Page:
Unfortunately, that never materialized.
“At age 46, I came down with a rare blood clotting disorder,” Stricklin said. “I have to live on high doses of (blood thinning medicine) for the rest of my life so there was no way I could ever take a chance of coming back, getting in a race car, going against all the doctor’s wishes.
“Every one of them told me if I ever took a lick or trauma to the head, I could bleed to death internally. When all that happened, I pretty much decided then I was done. I didn’t want to. I had aspirations to maybe drive in the Truck Series, like a lot of older drivers did. But I had to put my priorities first, had to take care of my family and do something that wasn’t as dangerous.”
Stricklin had a number of highlights in his career, but two in particular stand out.
“The first was when I finished second at Michigan to Davey Allison,” Stricklin said of the June 23, 1991 race. “We led (27 laps) of the race that day, battled Davey for the lead back and forth all day. The race on the track was definitely memorable but more so than anything for me was the flight home.
“I flew up there with Davey in his plane and flew back and also that weekend, in the ARCA race, two guys from Alabama (Dave Mader III and Roy Payne, a Texas native living in Alabama at the time) had finished 1-2 in the race the day before – and then two guys from Alabama finished 1-2 in the Cup race the next day.
“That was personal bragging rights. We got to talking about it on the plane and how the guys from Alabama went north and kicked ass. It was a pretty cool moment to live in that time with him and talk about that.”
Another memorable moment for Stricklin also involved the other runner-up finish of his Cup career, the 1996 Southern 500 at Darlington Raceway.
“I was driving the Circuit City car for the Stavola Brothers,” Stricklin said. “We had a brand new car that we rolled out that first day of practice, it had never been on a racetrack. I never have done this, never ever in my whole career, but I rolled out on pit road and went on the track, I keyed up my radio and told the crew chief and the race team, I said, ‘Boys, this car is going to be good.’
“My crew chief came back and said, ‘How do you know that right now?’ I said, ‘All I can tell you is it has a feel in the steering wheel that it’s just going to be good.’ We qualified 10th and about 100 miles into the race we took over and should have won the race.
“We dominated, led the most laps (143) and then some young kid named Jeff Gordon came out of nowhere with (16) laps to go and passed me.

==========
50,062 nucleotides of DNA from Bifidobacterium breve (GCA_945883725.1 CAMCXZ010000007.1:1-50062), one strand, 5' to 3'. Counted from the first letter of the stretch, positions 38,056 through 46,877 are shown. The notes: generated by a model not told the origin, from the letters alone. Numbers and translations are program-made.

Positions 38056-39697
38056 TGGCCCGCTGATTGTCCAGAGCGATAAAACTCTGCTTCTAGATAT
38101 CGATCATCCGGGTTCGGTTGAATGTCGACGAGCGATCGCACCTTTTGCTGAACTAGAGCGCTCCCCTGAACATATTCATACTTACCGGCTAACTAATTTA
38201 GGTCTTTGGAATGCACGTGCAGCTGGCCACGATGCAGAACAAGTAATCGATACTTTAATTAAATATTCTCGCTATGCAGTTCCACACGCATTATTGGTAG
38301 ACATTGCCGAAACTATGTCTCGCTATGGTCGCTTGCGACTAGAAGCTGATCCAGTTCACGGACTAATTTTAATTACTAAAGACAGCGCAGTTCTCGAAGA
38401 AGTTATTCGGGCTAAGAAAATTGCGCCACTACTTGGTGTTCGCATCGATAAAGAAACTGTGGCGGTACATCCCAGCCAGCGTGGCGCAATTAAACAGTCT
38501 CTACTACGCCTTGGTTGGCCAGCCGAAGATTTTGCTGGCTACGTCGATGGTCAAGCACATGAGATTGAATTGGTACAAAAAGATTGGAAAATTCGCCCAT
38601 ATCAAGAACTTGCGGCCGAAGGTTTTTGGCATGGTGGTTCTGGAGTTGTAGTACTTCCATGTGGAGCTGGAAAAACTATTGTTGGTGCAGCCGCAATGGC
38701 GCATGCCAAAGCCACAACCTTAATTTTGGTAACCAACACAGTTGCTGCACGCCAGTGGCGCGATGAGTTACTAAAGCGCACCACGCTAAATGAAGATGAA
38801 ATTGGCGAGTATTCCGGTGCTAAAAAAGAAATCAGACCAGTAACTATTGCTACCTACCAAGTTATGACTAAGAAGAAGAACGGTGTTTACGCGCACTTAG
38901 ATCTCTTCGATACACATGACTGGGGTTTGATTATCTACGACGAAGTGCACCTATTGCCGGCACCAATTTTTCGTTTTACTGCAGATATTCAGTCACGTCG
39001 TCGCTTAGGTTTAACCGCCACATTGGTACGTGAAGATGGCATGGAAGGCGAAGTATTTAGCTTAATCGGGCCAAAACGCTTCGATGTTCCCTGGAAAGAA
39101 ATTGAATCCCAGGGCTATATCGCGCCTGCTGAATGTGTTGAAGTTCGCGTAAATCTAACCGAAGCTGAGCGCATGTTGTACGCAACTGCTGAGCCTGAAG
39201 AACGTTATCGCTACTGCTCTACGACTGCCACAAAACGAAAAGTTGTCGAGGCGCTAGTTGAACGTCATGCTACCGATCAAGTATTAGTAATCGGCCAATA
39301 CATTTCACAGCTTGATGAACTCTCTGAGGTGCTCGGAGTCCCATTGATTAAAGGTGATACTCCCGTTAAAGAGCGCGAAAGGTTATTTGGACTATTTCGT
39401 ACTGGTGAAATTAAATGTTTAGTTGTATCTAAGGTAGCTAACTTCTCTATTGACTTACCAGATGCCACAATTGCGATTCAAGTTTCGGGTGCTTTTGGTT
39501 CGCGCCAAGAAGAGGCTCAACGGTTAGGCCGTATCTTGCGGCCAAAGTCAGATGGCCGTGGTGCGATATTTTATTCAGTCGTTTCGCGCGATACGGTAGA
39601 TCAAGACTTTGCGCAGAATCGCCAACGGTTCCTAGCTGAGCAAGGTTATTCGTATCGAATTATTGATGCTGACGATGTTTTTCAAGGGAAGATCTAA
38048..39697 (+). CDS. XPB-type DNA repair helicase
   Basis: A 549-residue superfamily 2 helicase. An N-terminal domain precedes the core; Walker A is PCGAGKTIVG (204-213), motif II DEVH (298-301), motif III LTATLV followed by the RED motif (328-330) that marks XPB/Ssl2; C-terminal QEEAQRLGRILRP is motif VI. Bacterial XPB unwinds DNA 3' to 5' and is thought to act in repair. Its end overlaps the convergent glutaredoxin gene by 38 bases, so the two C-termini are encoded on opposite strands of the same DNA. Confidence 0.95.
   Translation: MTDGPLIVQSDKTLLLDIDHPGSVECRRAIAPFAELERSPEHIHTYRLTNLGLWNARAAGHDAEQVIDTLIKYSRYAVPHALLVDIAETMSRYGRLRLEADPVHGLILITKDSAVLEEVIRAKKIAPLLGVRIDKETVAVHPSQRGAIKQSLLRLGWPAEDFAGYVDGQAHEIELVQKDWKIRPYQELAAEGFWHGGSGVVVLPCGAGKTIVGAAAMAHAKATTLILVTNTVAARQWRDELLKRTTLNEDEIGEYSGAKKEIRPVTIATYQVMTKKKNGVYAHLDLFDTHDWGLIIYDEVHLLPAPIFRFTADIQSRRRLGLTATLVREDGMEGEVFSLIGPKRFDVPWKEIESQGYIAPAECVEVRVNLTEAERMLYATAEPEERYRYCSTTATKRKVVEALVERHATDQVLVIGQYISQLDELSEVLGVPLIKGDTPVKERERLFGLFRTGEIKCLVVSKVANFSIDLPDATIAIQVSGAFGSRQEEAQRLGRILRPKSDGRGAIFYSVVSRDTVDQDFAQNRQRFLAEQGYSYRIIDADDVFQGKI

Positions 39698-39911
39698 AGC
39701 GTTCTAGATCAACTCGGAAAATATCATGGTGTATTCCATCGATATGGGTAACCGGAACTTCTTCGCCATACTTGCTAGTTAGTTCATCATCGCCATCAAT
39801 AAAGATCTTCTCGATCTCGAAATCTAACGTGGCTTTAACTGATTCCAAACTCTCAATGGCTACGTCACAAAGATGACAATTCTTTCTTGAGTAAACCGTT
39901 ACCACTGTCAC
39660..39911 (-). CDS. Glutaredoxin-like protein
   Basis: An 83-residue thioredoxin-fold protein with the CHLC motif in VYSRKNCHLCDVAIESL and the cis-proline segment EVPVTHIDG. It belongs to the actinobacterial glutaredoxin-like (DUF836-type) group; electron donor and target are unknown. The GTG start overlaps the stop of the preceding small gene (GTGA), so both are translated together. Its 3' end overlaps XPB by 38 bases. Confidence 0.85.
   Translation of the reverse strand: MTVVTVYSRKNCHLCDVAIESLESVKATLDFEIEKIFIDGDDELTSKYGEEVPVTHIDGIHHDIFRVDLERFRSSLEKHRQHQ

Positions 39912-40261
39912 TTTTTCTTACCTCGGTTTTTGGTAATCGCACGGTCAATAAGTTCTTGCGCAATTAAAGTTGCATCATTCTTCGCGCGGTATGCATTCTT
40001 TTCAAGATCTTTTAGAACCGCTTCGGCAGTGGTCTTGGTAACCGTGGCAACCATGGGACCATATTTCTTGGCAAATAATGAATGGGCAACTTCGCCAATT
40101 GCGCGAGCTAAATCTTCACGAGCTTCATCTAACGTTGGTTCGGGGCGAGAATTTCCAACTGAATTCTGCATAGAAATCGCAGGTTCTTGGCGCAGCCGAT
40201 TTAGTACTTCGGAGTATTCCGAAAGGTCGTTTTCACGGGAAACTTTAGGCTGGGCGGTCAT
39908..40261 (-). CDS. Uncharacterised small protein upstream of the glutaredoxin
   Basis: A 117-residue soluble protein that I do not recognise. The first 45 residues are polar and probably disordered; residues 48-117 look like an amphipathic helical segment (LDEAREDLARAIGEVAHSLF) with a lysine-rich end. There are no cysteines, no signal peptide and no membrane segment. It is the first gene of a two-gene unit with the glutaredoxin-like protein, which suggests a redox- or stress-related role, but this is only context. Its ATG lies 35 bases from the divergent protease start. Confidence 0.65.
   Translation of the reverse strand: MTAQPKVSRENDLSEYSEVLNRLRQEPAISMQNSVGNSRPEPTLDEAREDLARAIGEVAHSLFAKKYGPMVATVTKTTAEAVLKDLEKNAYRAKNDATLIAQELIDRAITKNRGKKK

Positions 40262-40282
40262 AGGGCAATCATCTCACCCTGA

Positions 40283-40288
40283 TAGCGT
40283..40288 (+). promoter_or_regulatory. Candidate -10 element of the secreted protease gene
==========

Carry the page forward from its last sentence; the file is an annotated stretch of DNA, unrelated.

“Leaving there after running that good, even finishing second, it was still a good day for us. It was disappointing to say the least, but still one of the highlights as I look back on my career because it’s such a challenging place and some place where all the drivers want to win on because it’s such a challenging place. We didn’t win, but we had a good run.”
Stricklin was and remains popular among NASCAR fans to this day.
“Oh man, yeah,” he replied when asked if fans still recognize or reach out to him. “I have a lot of people coming here at Stock Car Steel all the time that somewhat recognize me. They’ll tell some of the sales people or someone up front and say, ‘You know, there’s a guy back there that looks just like Hut Stricklin. I wonder if anyone has ever told him that?’ (he said with a laugh).”
Stricklin drove for a number of team owners in his career, including Rod Osterlund (for whom Dale Earnhardt won his first of seven Cup championships in 1980), Bobby Allison, Junie Donlavey, Junior Johnson, Larry Hedrick, Travis Carter, Kenny Bernstein, the Stavola Brothers, Buz McCall, Scott Barbour and finished his career in 2002 with Bill Davis.
While tough competitors on the race track, Davey Allison was Stricklin’s best friend off it. It was Allison, who was killed in a helicopter crash while attempting to land at Talladega Superspeedway in 1993, who introduced Stricklin to his cousin, Pam Allison.
The couple has been married for 34 years, have two adult children Tabitha and Taylor (who is a Super Late Model racer), and still live in the same house in Mount Ulla, North Carolina.
Donnie Allison is Stricklin’s father-in-law but also holds a high place in Stricklin’s racing memories.
“I was very fortunate to race against a lot of people, but by far one of the toughest I ever had to race against was Donnie,” Stricklin said. “I never raced with him in Cup, but I raced with him in short track stuff.